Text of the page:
Don’t Let Fear Influence Your Job Search
When stock exchanges are crashing and a potential recession looms, fear and insecurity can wreck havoc with rational decision making.
If you are anything like me, it is morosely easy to stare at the various depressing statistics and graphs and imagine that your life and career might be on the same trajectory.
Yesterday, a leading UK online fashion retailer’s shares dropped 40% and today they are apparently selling dresses for £5. Shocking stats such as this may soon be commonplace.
But they don’t have to be your stats.
Many of these indicators may well point to difficult times ahead, but just because some algorithm is short selling anything that moves, it doesn’t mean that you should sell yourself short. Mass hysteria is for the masses – it is your choice whether you want to join in.
You are the one in charge of your destiny, so leave the hand-wringing to others.
When it comes to matters such as looking for a job, decisions should never be made from any place other than rational contemplation. Desperation is the worst possible motivator. Fear has no place lurking behind your responses in that interview room. The market has no power over what you are going to do next.
Keep calm and think: “Where am I? Where would I like to be?”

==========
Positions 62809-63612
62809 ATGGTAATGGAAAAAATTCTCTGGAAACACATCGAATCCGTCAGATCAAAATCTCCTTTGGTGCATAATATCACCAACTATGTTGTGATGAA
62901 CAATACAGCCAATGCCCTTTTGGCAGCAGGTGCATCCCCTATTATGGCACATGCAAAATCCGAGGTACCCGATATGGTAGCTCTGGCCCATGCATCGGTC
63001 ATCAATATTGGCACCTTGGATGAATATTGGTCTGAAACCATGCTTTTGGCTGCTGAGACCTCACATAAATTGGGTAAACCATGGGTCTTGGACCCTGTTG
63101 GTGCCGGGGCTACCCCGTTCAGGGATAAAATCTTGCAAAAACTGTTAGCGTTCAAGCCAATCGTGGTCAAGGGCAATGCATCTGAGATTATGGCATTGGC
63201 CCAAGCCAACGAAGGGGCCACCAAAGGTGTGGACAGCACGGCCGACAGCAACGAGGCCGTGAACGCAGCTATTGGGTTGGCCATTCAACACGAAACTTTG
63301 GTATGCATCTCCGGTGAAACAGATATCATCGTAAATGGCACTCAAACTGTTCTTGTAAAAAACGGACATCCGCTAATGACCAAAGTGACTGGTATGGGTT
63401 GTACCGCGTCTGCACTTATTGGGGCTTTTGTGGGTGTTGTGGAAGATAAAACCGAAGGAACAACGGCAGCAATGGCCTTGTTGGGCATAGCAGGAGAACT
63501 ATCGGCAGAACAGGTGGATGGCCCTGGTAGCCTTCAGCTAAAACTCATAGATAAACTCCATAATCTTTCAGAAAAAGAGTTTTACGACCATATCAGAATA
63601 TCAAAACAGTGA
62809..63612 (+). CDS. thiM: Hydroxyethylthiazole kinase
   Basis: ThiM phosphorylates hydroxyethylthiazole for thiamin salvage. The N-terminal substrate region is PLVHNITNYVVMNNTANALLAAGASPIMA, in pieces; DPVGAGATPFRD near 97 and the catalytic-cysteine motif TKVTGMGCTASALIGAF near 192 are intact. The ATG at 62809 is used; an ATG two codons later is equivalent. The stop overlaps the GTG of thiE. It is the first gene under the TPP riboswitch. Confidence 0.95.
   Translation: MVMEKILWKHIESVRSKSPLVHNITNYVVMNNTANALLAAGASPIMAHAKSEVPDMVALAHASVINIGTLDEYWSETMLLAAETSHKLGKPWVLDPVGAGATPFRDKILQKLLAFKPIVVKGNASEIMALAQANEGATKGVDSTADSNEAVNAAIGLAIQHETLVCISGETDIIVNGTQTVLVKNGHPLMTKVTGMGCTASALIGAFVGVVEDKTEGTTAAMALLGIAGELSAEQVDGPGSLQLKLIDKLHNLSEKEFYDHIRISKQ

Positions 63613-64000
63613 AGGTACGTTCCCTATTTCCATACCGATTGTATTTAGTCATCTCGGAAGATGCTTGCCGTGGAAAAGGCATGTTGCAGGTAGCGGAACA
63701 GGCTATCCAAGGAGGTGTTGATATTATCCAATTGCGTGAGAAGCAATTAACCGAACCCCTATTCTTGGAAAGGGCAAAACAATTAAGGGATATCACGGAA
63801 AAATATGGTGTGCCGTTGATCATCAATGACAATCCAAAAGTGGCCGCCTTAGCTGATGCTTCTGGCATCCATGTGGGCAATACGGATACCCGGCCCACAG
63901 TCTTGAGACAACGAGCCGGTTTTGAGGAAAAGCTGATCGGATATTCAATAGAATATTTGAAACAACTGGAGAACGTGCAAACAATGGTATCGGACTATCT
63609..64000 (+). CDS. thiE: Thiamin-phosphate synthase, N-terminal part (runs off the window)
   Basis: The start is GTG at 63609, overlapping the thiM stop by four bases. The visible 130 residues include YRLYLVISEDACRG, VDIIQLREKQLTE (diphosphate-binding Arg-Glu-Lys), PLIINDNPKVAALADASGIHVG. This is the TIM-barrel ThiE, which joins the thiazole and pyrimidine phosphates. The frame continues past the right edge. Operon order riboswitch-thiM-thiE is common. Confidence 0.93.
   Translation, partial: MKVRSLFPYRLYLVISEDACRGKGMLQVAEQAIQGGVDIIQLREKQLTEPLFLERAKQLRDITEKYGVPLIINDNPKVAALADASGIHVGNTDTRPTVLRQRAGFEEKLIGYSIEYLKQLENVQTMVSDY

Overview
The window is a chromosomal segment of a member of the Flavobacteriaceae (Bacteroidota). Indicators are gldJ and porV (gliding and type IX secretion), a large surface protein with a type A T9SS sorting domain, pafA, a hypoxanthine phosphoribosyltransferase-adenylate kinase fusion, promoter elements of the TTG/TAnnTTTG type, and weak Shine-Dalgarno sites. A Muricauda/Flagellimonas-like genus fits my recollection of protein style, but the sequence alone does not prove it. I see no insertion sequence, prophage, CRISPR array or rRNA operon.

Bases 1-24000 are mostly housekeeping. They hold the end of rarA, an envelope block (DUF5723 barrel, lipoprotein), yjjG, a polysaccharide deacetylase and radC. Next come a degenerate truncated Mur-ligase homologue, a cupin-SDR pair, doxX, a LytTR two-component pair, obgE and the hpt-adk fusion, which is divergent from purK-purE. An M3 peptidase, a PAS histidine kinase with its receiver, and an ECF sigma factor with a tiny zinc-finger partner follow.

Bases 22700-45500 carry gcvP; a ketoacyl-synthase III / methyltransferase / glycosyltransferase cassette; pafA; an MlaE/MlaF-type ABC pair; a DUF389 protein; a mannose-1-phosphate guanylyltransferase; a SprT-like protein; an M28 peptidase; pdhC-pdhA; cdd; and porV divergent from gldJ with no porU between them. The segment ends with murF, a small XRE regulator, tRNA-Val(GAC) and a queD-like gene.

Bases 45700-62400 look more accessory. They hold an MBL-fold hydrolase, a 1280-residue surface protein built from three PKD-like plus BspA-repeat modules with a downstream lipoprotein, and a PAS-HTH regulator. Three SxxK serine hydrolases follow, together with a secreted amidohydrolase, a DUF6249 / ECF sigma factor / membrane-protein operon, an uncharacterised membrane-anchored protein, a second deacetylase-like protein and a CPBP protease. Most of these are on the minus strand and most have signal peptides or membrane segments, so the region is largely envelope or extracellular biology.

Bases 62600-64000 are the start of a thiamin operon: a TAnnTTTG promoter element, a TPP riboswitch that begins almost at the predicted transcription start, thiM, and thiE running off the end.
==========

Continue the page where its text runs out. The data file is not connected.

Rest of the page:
If you centre your job search around your needs rather than trying to second guess the madness swirling around you, you will be far more likely to succeed. Just because Funeral Directors do well in recessions, it doesn’t mean that you should become one.
However, when former colleagues are starting to walk out of the building with their belongings in cardboard boxes, becoming a Funeral Director suddenly doesn’t seem so bad.
That is what fear does to you.
So, if you are currently thinking about a new move (or if you think that you may be forced into one at some point), don’t be intimidated into accepting anything less than the best for yourself. You have more time than you think, and you probably have more options than you think. Your next move may not be a linear one, and it may well involve a change in activity, but it doesn’t necessarily need to have a detrimental impact on your longer-term career.
Contemplating a job search at the start of a downturn can be daunting, but as long as you are driven by thoughts of positive change rather than fear, you will find the best possible option. Yes, it could take longer than you might like, but you have to take responsibility for your life and fight for what you deserve.
Accepting second best and blaming it on “the recession” is easy, but it doesn’t have to be that way.
Leave fear to the algorithms.